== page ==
Beauty in the 1940s was a strange mixture of glamour and practicality. Despite harsh rationing and shortages of makeup and soap women were encouraged to look their best to help keep up morale. Here’s my guide to getting your 1940s makeup right. Let me know if you think I’ve missed anything out!
Foundation / Base
During the 1940s foundation and base were hard to come by (unless you were one of the yellow-skinned ‘canaries’ who worked in the munitions factories) so the face was left natural with perhaps just a light dusting of powder if it was available.
Brows in the 1940s were groomed and darkened but not overly so. Compared to the extreme eyebrows of the 1930s (where eyebrows were overplucked and a fine line was drawn on) and the 1950s (where statement eyebrows ruled), the brows of the 40s were arched and strong but much more natural.
Eye makeup in the 1940s tended to be light, partly because of the shortage of cosmetics, but also because there was such an emphasis on wearing bright lipstick. Wear mascara and line the eyes lightly with kohl, but nothing too heavy.
Lips were the main focus of 40s makeup. Wearing red lipstick wasn’t just fashionable, it became a matter of national pride. Women were encouraged to wear patriotic shades such as ‘Victory Red’ to show their support for the troops and also keep up morale.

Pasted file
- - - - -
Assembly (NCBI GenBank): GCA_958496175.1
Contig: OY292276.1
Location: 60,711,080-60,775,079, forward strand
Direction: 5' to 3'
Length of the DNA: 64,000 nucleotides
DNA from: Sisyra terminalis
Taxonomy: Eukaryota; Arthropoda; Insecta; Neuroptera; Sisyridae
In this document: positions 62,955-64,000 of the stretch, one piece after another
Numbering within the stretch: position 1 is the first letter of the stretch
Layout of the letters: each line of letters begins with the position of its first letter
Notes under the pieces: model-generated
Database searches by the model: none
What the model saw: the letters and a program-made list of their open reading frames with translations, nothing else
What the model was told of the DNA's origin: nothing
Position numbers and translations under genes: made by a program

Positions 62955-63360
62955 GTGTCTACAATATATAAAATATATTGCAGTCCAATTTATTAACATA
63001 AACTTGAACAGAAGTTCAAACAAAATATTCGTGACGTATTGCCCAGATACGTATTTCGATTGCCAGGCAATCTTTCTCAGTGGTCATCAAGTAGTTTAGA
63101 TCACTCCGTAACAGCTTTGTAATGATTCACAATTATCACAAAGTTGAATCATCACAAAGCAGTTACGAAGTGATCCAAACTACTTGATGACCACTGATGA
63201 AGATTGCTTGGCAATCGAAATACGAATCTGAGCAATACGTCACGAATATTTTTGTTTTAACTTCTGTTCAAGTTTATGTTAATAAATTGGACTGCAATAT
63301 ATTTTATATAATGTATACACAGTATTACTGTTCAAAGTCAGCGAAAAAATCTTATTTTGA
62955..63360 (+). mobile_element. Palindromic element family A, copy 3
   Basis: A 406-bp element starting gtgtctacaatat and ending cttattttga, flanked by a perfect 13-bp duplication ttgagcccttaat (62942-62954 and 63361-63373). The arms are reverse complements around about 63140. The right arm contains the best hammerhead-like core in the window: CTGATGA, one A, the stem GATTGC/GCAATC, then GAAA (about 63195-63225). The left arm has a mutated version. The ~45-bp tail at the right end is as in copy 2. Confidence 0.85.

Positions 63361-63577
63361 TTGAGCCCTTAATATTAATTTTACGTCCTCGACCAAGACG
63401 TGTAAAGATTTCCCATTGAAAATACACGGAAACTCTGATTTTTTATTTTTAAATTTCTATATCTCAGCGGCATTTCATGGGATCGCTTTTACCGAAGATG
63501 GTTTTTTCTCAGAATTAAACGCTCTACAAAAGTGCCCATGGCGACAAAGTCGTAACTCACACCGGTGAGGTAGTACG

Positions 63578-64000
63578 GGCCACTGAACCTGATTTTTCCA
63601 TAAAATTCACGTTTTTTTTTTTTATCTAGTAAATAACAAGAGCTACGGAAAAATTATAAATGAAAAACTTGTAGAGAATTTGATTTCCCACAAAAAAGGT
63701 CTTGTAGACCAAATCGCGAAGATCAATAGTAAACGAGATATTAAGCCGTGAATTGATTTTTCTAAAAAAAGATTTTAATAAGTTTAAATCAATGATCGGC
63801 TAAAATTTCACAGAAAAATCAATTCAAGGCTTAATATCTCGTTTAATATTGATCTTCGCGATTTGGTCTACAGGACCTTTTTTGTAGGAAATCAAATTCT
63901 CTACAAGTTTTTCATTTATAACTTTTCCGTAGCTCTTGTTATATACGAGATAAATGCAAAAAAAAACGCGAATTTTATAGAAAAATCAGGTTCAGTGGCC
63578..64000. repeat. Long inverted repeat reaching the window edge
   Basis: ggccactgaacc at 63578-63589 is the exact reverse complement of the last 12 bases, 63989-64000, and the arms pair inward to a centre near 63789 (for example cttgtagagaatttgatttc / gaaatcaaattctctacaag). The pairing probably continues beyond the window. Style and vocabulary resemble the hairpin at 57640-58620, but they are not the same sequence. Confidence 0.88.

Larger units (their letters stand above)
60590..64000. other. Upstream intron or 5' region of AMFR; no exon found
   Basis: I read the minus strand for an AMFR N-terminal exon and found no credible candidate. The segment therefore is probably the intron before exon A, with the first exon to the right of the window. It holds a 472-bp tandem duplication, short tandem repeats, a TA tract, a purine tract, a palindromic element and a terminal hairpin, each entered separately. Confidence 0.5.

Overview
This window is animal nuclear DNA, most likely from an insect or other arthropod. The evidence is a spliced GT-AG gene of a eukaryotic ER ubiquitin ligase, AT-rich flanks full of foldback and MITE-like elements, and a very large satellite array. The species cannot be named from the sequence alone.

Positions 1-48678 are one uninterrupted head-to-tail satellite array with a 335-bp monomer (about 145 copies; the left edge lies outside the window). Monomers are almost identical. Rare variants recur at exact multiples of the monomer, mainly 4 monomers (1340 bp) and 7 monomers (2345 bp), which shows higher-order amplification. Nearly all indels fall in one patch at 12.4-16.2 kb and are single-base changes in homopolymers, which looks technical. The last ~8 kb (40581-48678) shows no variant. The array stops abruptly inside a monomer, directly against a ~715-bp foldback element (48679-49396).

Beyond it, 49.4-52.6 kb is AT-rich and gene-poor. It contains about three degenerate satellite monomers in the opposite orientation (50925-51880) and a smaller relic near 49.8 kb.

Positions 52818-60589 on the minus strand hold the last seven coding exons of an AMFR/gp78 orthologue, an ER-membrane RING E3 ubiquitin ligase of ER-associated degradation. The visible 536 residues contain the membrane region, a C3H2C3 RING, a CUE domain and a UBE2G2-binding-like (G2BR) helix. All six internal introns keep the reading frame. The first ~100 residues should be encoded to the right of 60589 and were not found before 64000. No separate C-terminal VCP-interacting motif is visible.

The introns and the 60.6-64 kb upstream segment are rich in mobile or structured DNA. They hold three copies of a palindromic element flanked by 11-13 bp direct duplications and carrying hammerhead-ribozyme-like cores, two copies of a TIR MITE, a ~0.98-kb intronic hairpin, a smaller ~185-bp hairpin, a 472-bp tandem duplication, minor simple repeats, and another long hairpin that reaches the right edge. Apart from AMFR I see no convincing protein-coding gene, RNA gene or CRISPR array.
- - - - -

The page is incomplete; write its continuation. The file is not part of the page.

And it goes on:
The top lip shape was altered to make the cupids-bow wider and flatter than natural giving that typical 40s lip-shape.
Curly hair was all the rage in the 1940s, so girls who weren’t naturally blessed with waves would rag their hair overnight to get the desired effect. With many women working in factories the up-do became very popular to keep hair out-of-the-way of the machines, especially patriotic hair styles like ‘Victory Rolls’ which looked great and showed your support for the war effort at the same time.
If you don’t have time to rag your hair or have a full 1940s hair style, why not opt for a turban or snood – both of which covered all of the hair except the fringe and are easy to wear.
You can read more about their wartime workarounds when makeup was running out here.
Image source 1, 5 and copyright: This work is in the public domain in that it was published in the United States between 1923 and 1977 and without a copyright notice. 3, 6,: This work is in the public domain because it was published in the United States between 1923 and 1963 and although there may or may not have been a copyright notice, the copyright was not renewed.